This is the second time I attended the World Food Prize – the first time was in 2008 when former Senators Bob Dole and George McGovern were recognized as Laureates for their bipartisan leadership in the 1970s to reform and expand school food and nutrition programs.
Sen. McGovern’s name has come up several times during this event as the 90-year-old is nearing the end of his life in Sioux Falls, SD with his family at his side. It made me go back and look at my coverage of the 2008 World Food Prize and was surprised to see I took so many photos of this great man at that event.
He and Dole joked around quite a bit during the event. When asked during a press conference if he thought it was a good idea to provide cash instead of commodities for food programs, McGovern said it was a good idea, quipping, “I myself would rather have this $250,000 prize that Bob and I are going to divide than a bag of potatoes, so I’m a little partial to cash.”
You can listen to that press conference here: 2008 World Food Prize Laureates George McGovern and Bob Dole
As I read the news reports that Sen. McGovern was close to death, I was struck by the fact that his life was summed up by the AP as “the Democratic presidential candidate who lost to President Richard Nixon in 1972 in a historic landslide.” I certainly hope he will be remembered instead for the great work he did in helping feed hungry children around the world. It is fitting that his family this week asked well-wishers to send donations to Feeding South Dakota instead of cards or flowers. That request was made on Wednesday and on Thursday WDLT in Sioux Falls reports the agency was swamped with donations.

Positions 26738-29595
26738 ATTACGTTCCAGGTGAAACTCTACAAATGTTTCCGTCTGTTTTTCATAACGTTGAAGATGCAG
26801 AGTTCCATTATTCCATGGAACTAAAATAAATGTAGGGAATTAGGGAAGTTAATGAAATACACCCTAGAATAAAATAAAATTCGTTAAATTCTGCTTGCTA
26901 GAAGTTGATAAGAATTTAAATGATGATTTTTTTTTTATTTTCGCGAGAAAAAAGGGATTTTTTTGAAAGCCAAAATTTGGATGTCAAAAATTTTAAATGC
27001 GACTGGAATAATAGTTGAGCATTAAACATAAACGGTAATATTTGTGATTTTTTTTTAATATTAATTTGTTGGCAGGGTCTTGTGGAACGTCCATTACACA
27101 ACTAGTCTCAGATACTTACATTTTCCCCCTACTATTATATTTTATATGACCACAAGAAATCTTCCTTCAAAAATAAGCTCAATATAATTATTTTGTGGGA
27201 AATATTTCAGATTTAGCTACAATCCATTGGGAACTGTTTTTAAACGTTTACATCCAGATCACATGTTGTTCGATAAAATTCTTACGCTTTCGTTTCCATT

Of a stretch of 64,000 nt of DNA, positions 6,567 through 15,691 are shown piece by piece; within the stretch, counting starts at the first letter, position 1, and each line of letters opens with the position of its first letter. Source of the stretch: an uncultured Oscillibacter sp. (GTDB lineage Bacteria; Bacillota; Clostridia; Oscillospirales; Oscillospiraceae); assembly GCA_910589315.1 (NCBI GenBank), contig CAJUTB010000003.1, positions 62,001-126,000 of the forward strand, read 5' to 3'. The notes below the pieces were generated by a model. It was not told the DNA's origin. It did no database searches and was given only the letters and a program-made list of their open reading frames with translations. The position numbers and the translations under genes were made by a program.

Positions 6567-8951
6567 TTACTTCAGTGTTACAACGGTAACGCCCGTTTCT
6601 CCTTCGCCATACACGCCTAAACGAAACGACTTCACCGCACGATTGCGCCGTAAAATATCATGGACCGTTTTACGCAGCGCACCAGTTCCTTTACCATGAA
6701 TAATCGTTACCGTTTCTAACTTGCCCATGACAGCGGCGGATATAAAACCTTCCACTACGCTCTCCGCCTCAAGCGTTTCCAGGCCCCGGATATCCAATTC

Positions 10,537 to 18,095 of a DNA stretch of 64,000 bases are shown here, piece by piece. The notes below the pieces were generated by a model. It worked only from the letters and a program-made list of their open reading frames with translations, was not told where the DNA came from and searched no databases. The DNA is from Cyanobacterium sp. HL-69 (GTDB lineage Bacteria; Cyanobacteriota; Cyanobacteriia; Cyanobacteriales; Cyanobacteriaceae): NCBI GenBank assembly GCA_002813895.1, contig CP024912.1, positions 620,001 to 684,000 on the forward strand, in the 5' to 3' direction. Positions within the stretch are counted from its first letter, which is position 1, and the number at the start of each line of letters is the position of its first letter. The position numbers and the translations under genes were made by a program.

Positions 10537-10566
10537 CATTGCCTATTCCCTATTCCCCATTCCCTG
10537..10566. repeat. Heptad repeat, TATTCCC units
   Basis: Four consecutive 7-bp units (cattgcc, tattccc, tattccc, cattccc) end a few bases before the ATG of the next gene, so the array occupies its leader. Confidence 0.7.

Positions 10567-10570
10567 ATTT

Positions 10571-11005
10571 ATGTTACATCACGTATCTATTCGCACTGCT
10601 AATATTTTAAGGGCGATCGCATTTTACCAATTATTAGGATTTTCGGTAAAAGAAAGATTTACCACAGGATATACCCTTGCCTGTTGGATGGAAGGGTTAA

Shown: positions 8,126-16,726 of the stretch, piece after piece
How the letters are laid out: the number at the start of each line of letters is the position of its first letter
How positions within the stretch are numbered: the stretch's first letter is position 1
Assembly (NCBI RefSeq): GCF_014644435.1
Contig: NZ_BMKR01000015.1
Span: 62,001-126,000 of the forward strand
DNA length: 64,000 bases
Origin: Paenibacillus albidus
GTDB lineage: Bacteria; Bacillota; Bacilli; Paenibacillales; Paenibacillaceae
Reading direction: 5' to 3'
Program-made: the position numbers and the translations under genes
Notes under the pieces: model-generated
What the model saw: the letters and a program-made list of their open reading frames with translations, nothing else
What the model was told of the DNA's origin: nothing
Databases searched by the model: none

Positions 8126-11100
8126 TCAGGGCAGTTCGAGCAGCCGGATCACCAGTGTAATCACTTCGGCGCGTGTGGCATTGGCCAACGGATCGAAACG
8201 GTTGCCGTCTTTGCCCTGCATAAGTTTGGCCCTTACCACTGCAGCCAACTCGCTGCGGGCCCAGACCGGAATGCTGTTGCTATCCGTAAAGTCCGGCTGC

The agency’s Development Director Kerri DeGraff will remember McGovern not as a failed presidential candidate, but rather as an advocate for the hungry who “worked hard to talk about the issues of hunger, create awareness and let individuals know that it is a solvable issue.”
Our prayers are with the McGovern family and the Senator as they prepare for his passage from this world into one where there is no hunger.AgWired coverage of the World Food Prize is sponsored by Elanco